The Gospel of Matthew records a miracle performed by our Saviour on the Sea of Galilee (Matt 14: 22-36). Just before this miracle, Christ had shown His divine power when He fed a multitude of five thousand with just five loaves and two fishes. Immediately after this miraculous provision, He “constrained his disciples to get into a ship, and to go before him unto the other side, while he sent the multitudes away” (v 22).
While their Master went up a mountain to pray, the disciples went before Him “unto the other side” (v 22). But a storm arose while they were on board the boat (v 24). Though Jesus knew that His disciples were in distress, He did not immediately go to their aid. It was only at “the fourth watch of the night Jesus went unto them, walking on the sea” (v 25). This teaches us that the Lord may allow us to be tried by the storms of life, with seemingly no relief. Let us bear in mind that these “billows” are sent by the Lord to try our faith and teach us to depend wholly upon Him. We must patiently wait for God’s answer for He will deliver us in His own good time.
In this miracle, we see Jesus’ absolute control over all nature. He walked on the raging sea as if it was dry land. When Peter requested to “come unto thee on the water,” Jesus condescended and invited him to “come” (vv 28-29a). Though weak, Peter, believing in the Lord’s power to sustain him, “walked on the water, to go to Jesus” (v 29b). Here, we see the great things Christ can do for those who obey Him. He can see them through seemingly insurmountable difficulties. The waves may threaten to overwhelm us but with the Lord on our side, we will be able to face any storm that comes our way.
For a while, Peter walked confidently on the water toward the Lord. But his faith began to waver when he saw the violent wind and raging waves: “But when he saw the wind boisterous, he was afraid; and beginning to sink, he cried, saying, Lord, save me” (v 30). Stricken by fear because of his perceived immediate danger, Peter cried to the Lord to save him.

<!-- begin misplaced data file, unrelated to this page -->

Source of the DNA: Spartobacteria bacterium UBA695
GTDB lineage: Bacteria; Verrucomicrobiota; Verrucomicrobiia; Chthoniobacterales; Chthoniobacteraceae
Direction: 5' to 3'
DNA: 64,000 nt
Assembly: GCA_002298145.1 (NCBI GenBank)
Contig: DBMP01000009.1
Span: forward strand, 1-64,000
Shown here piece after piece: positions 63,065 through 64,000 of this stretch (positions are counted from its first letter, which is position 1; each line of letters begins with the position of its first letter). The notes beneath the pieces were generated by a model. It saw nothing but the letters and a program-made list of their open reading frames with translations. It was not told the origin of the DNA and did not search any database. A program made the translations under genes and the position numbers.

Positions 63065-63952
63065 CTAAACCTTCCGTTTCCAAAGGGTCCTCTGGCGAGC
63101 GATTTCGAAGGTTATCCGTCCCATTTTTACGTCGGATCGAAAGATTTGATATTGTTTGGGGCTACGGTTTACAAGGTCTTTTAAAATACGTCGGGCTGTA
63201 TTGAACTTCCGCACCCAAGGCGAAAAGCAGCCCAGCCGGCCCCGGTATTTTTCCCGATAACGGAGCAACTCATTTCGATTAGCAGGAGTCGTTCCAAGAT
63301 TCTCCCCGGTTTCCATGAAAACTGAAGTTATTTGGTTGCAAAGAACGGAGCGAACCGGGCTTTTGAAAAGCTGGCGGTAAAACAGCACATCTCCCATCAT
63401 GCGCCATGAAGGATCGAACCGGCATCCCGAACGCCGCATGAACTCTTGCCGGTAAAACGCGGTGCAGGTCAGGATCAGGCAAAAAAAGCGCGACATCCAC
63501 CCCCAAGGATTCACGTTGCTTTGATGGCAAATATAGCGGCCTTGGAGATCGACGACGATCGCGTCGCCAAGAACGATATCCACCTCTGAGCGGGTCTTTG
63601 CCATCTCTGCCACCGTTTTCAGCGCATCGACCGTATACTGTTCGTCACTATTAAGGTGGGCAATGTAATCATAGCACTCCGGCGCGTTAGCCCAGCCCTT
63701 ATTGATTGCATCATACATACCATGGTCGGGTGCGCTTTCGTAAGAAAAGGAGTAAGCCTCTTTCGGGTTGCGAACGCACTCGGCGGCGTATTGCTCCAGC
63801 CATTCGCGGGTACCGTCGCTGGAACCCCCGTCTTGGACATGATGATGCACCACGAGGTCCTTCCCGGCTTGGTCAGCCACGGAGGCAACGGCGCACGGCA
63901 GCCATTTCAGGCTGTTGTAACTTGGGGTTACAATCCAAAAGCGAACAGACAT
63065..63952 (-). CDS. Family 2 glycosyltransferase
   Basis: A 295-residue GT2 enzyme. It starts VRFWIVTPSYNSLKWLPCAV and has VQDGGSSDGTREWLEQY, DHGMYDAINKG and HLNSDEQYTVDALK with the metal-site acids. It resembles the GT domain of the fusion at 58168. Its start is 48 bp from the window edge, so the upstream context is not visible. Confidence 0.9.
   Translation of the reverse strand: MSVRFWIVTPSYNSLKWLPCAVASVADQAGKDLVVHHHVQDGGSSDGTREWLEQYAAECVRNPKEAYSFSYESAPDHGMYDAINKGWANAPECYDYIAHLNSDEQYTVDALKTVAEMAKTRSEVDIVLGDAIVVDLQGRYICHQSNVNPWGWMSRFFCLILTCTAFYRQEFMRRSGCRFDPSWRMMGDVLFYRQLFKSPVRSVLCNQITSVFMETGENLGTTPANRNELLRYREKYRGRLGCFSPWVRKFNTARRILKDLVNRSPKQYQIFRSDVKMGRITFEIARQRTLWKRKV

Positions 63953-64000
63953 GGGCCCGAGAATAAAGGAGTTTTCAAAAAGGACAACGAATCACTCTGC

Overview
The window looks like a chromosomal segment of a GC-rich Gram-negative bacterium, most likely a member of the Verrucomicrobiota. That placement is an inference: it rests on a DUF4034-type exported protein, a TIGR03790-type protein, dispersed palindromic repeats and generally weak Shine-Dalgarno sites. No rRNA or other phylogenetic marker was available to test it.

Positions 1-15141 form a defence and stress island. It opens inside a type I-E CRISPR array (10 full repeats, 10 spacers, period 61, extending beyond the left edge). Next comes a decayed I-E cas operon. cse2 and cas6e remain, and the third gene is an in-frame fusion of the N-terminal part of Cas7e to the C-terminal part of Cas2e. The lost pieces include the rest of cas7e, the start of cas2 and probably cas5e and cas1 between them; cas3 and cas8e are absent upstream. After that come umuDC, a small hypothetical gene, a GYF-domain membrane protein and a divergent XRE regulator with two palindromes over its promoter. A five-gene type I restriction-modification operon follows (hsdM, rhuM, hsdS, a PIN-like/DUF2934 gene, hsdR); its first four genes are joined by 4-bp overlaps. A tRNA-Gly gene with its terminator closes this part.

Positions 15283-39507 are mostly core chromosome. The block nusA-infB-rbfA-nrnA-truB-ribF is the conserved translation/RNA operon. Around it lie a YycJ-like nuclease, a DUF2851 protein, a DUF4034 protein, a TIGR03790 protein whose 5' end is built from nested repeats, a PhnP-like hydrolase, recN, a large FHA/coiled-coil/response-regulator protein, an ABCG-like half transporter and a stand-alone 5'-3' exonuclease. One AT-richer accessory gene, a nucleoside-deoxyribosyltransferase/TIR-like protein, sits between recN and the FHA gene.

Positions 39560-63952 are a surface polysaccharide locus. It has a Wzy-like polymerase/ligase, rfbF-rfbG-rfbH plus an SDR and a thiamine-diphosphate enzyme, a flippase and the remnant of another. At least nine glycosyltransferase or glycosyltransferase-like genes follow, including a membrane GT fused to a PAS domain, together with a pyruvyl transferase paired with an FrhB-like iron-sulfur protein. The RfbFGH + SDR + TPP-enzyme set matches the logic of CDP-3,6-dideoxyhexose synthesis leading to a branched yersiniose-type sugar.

Adam Clarke aptly commented: “It was by faith in the power of Christ he was upheld; when that faith failed, by which the laws of gravitation were suspended, no wonder that those laws returned to their wonted action, and that he began to sink. It was not the violence of the winds, nor the raging of the waves, which endangered his life, but his littleness of faith.”
Before we judge Peter for his weak faith, let us look within ourselves. It is easy for us to take that first step of following Christ. But when we encounter trials, we faint and falter. Our minds are fully occupied with our troubles. Like the fearful disciple, we fail to look to the Lord, as our faith gives way to unbelief. Let us learn to direct our hearts and minds to the Lord Who will see us through our afflictions: “Thou wilt keep him in perfect peace, whose mind is stayed on thee: because he trusteth in thee” (Isa 26: 3).
In response to His disciple’s desperate call for help, Jesus stretched forth His hand immediately to save him: “And immediately Jesus stretched forth his hand, and caught him, and said unto him, O thou of little faith, wherefore didst thou doubt? 32 And when they were come into the ship, the wind ceased” (vv 31-32). The Lord did not leave His faithless disciple “to reap the fruit of his own unbelief, and sink in the deep waters” (J C Ryle). Though Peter’s faith failed, the Lord graciously saved him from danger.
The Lord Jesus Christ is our kind and gentle Saviour. Though, like Peter, we are sometimes faithless, He is longsuffering towards us. He understands our frailties and graciously attends to our cries (Heb 4: 15-16). May we learn to bring our needs before our merciful Saviour Who careth for us (I Pet 5: 7).